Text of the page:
Images: Dylan Evans
Brisbane’s winter theatre season is in full-swing each year come July. I often remark to fellow theatre-lovers that we’re spoiled for choice these days – halleluia! It hasn’t always been this way, of course.
Wednesday night last week and we had a world premiere of Kathryn Marquet‘s entertaining new work PALE BLUE DOT, directed by Michael Futcher. It was also the first opening night for new La Boite Artistic Director Chris Kohn and the first time we’ve had a play set in Toowoomba. (Cheer for the home town.) Continue reading “Review: Pale Blue Dot – La Boite Theatre Company at the Roundhouse”
I’ve come late to 1984; it’s well into the second week of a season that was sold out two weeks before opening. Most of the reviews are in and they are unusually fulsome in their praise for a local production. I’m certainly not going to be different in that regard.
1984 is a cracker of a production – intelligent and theatrically clever as are all of Michael Futcher’s creations as stage director.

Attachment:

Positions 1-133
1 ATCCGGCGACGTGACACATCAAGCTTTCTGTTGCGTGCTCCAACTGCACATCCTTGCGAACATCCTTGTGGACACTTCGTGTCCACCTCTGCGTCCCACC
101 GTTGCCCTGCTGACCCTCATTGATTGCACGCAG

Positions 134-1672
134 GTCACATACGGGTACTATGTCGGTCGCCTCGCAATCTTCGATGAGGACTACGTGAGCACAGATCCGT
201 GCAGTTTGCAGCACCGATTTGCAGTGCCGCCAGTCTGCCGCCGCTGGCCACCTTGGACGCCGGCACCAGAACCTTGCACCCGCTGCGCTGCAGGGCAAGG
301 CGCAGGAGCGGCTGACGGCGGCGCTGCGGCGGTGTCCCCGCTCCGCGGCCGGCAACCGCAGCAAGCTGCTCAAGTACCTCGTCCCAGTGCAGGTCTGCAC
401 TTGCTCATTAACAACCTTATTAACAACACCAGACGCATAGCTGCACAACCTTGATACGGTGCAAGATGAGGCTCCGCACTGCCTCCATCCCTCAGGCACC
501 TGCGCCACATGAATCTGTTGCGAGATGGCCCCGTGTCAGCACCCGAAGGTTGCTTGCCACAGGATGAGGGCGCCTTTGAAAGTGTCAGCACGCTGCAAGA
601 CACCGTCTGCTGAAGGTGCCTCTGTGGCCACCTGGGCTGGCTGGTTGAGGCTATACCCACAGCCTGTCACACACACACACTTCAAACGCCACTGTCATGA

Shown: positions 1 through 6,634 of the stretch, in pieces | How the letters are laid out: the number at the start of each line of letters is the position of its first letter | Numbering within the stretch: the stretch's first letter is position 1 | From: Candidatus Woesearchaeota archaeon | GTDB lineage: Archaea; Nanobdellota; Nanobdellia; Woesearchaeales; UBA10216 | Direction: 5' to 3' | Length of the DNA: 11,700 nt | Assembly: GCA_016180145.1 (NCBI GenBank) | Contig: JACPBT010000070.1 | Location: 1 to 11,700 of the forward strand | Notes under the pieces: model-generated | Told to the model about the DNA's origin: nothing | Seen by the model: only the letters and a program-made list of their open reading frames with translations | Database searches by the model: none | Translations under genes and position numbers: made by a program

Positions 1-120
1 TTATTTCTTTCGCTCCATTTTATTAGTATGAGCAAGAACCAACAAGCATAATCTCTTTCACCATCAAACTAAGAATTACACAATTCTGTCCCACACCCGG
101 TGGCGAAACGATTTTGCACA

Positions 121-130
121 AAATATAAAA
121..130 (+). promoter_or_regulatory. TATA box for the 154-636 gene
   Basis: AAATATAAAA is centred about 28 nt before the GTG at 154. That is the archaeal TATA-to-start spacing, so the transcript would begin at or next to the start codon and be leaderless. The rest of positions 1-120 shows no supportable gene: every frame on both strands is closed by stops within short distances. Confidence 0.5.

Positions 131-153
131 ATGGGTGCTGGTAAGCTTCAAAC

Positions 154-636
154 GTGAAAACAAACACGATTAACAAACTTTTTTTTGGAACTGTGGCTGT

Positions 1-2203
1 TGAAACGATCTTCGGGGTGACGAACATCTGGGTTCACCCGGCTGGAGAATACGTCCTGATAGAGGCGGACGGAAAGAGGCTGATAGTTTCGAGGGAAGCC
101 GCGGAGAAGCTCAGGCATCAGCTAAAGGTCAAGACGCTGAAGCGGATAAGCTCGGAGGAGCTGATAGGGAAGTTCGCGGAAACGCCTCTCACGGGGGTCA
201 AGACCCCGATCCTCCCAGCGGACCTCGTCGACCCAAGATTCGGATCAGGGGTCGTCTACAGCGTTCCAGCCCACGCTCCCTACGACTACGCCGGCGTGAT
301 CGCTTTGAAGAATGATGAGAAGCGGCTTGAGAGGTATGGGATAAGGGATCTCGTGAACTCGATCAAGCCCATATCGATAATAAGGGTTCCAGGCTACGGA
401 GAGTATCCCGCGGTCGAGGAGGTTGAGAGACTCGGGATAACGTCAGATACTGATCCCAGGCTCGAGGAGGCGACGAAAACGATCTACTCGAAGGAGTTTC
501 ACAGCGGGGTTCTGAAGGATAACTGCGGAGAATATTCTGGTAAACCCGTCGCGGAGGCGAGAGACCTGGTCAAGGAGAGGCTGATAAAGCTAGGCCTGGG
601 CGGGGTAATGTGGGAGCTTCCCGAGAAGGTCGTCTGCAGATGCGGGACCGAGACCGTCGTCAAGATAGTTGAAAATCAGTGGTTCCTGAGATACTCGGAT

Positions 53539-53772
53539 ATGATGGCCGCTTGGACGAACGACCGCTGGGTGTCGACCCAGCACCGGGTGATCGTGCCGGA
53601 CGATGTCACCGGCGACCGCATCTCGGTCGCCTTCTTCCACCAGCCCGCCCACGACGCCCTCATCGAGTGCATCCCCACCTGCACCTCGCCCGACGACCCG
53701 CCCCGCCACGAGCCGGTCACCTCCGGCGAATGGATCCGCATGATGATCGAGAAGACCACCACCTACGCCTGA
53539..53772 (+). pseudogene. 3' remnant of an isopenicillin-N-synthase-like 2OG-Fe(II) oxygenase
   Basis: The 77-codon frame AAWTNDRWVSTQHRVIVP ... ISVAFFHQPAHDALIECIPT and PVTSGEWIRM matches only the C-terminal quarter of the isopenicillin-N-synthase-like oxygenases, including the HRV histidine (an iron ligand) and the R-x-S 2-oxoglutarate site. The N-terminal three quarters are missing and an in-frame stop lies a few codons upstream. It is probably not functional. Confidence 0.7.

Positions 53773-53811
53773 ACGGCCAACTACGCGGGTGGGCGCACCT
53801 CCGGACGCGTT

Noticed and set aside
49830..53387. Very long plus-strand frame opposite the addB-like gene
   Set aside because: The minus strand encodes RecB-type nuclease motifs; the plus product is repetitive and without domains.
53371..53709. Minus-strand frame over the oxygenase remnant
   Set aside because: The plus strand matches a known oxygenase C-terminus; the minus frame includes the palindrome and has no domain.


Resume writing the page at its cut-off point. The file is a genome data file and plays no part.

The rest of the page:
Orwell’s horror story of a society diseased by totalitarianism (of either the left or right variety) has been adapted for this production by two of Shake and Stir’s Artistic Directorate: Nelle Lee and Nick Skubij. Both Ms Lee and Mr Skubij are part of the first-rate onstage cast of five which also includes Ross Balbuziente, Hugh Parker and Bryan Probets, who is truly excellent as the hapless and doomed Winston Smith. His skull-like image and haunted eyes are projected large on the huge screen that backs and enlarges the stage action. It complements that of Big Brother and, for those who know the novel, is used in a device at play’s conclusion that perfectly captures the tragedy of Orwell’s novel. The production also features screen and audio appearances from Alexander Butt, Veronica Neave, Naomi Price, Matthew Welsh and Walt Webster. Continue reading “Review: 1984 – Shake and Stir at QPAC Cremorne Theatre”